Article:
MeMe’s Diner — the Prospect Heights restaurant known as much for its LGBTQ-focused, inclusive approach to hospitality as for its eclectic take on comfort food — is closing following a three-year run in the neighborhood. Owners Libby Willis and Bill Clark made the announcement on MeMe’s Instagram page, writing, “with heavy hearts, like so many other small businesses, we made the tough decision to close our doors for good.” The restaurant will serve its last meal on November 22.
Like scores of other restaurants in the city, MeMe’s Diner temporarily closed in March following the onset of the COVID-19 pandemic in NYC and the shutdown measures that followed. The restaurant opened for limited weekend takeout meals in May, and gradually added outdoor seating as the city opened up streets and sidewalks for outdoor dining.
Still, that apparently wasn’t enough to keep the restaurant afloat. MeMe’s continues to operate on a weekend-only schedule (including Friday), and with indoor dining not likely return at full — or even 50 percent capacity — anytime soon due to the recent uptick in novel coronavirus cases, restaurants have been contending with closures, especially as NYC heads toward colder weather.
With uncertainty around when more coronavirus-related federal aid will come through, restaurants are continuing to contend with fixed costs like rent. A recent NYC Hospitality Alliance survey of more than 400 restaurants and bars in the city revealed that nearly 90 percent of establishments had once again been unable to pay full rent. Even with the combination of outdoor dining and 25-percent-capacity indoor dining, restaurants continue to struggle; hospitality industry experts predict many more closures will follow without government aid.
Willis and Clark alluded to the crisis for small businesses during the pandemic in their Instagram post, but did not go into more details about the closure. The duo pledged to keep pushing forward with their inclusive approach to hospitality, writing that “whatever comes next, we will continue to work with our community towards a hospitality industry that’s more sustainable and equitable.” Eater has reached out for more details.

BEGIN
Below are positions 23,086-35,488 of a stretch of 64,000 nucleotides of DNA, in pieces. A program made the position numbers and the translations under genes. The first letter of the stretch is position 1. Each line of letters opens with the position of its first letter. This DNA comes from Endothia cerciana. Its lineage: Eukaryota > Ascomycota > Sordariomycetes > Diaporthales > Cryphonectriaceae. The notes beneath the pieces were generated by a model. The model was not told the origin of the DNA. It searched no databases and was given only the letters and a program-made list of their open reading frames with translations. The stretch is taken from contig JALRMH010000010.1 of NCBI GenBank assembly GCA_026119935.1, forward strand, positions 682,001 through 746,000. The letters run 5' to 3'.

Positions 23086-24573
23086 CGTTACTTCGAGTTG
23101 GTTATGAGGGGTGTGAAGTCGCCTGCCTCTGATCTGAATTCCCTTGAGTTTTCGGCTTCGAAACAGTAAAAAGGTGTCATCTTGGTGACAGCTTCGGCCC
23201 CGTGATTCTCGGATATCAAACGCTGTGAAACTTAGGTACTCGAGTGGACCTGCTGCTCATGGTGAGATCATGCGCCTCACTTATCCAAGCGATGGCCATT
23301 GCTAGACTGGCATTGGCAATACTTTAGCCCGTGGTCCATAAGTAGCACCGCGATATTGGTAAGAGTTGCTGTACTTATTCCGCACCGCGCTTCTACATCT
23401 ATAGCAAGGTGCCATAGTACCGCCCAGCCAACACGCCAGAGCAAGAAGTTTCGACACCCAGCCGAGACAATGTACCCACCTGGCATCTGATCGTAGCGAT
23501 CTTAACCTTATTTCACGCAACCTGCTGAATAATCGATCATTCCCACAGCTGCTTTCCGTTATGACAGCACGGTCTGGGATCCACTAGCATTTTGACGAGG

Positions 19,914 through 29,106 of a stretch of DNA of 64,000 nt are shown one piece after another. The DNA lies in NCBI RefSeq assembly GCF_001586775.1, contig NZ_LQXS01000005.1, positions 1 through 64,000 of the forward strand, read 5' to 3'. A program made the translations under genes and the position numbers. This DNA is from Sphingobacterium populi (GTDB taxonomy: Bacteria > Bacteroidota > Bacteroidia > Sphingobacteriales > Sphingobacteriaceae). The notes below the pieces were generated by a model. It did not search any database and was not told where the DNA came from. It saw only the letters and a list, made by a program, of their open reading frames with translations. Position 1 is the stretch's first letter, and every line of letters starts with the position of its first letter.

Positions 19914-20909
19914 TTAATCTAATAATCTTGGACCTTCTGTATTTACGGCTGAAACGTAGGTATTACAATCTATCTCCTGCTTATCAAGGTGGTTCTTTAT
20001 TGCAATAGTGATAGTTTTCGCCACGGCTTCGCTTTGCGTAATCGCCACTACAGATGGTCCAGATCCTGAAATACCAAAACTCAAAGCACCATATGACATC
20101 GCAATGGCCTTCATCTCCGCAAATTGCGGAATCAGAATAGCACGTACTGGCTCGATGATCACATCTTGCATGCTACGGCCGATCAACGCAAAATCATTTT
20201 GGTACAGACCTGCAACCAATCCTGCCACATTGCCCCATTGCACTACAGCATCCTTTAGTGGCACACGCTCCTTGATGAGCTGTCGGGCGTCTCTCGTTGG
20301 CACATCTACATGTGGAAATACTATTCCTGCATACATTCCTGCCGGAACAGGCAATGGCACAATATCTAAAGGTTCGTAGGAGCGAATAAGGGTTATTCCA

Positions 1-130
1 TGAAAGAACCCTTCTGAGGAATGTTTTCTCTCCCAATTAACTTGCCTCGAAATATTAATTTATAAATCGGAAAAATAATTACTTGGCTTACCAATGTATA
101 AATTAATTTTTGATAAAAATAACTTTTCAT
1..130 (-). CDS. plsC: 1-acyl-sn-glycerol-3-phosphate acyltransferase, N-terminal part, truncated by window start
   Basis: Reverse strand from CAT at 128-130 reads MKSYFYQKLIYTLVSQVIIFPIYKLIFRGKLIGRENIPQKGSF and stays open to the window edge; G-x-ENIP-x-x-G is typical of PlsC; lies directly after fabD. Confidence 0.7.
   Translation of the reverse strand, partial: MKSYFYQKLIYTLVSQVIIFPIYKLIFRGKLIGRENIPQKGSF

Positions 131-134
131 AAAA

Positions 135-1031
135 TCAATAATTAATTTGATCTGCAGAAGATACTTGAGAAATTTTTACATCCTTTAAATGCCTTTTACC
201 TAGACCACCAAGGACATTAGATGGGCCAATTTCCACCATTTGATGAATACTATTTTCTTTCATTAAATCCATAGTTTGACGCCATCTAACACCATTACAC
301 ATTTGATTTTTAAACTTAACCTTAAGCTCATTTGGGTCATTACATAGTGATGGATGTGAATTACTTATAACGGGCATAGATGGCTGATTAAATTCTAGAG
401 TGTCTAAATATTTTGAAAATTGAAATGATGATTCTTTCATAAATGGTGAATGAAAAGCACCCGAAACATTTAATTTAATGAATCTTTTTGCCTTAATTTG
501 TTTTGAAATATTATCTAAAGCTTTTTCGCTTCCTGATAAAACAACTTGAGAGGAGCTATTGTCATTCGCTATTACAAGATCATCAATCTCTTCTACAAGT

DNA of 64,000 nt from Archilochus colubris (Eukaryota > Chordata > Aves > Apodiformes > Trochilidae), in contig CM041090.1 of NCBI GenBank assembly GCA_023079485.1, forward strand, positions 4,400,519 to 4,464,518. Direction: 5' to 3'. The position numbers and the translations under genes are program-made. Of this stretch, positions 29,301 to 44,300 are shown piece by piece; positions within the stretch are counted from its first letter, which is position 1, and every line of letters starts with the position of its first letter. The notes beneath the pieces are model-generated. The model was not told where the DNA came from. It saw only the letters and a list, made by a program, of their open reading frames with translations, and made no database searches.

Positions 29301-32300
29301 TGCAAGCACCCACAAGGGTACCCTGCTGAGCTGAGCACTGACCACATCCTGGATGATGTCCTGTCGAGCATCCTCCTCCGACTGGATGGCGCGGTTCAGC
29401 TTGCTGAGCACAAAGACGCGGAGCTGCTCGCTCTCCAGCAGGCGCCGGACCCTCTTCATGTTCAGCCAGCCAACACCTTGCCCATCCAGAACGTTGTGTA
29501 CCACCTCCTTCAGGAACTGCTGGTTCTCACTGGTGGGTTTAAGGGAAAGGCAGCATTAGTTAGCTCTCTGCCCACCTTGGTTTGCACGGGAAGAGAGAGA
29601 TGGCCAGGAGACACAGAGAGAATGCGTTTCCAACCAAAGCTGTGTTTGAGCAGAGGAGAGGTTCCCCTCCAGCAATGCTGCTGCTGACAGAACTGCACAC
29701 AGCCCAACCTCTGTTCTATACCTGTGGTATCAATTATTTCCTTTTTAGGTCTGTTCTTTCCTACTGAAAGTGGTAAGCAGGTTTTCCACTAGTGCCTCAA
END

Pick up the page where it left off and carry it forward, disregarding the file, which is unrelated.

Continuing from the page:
The duo’s Instagram post was met with an outpouring of remembrances from NYC’s food world. Eric See, the chef and owner of Crown Heights New Mexican restaurant Ursula, wrote “thank you for being the new pioneers of queer food in Brooklyn”; Jarry magazine editor Lukas Volger thanked MeMe’s for its “generosity and all that you gave to so many of our little communities,” and New Yorker staff writer Helen Rosner thanked the restaurant “for making our neighborhood feel like home.” On Twitter, diners were sharing some of their favorite memories from the restaurant.
The beloved Prospect Heights restaurant was known as a hot spot for brunch hangs and cozy, nostalgic dinners. Meals started with a free bowl of cheese puffs or mixed sugar cereals — Fruit Loops, Cinnamon Toast Crunch — for the table, depending on the time of day. The menu was stacked with popular diner items, like a cheesy, saucy patty melt served with a pile of crispy potatoes and mac and cheese crusted with potato chips and drizzled with hot sauce. The baked goods were just as in demand, from the duo’s everything-bagel babka to a rotating selection of inventive cakes, such as a recent concoction of devil’s food cake stuffed with orange chocolate ganache.
Equally praised was Willis and Clark’s inclusive leadership approach, which they set as the top priority for staff and customers alike. Employees were trained to use gender-neutral language at all times, for example, and not to second-guess names listed on credit cards if they appeared not to line up with assumptions of a person’s gender presentation.
Eater critic Ryan Sutton applauded the restaurant’s “freewheeling approach to comfort fare” in an early review, calling it “stunning” on all fronts and naming it home to one of the best brunches in the city.
MeMe’s will close out with two final weekends of meals, according to its Instagram post. The restaurant will be open November 13 through 15, and November 20 through 22, from noon to 9 p.m., serving favorites like the meatloaf, Buffalo chicken salad, and yellow cake.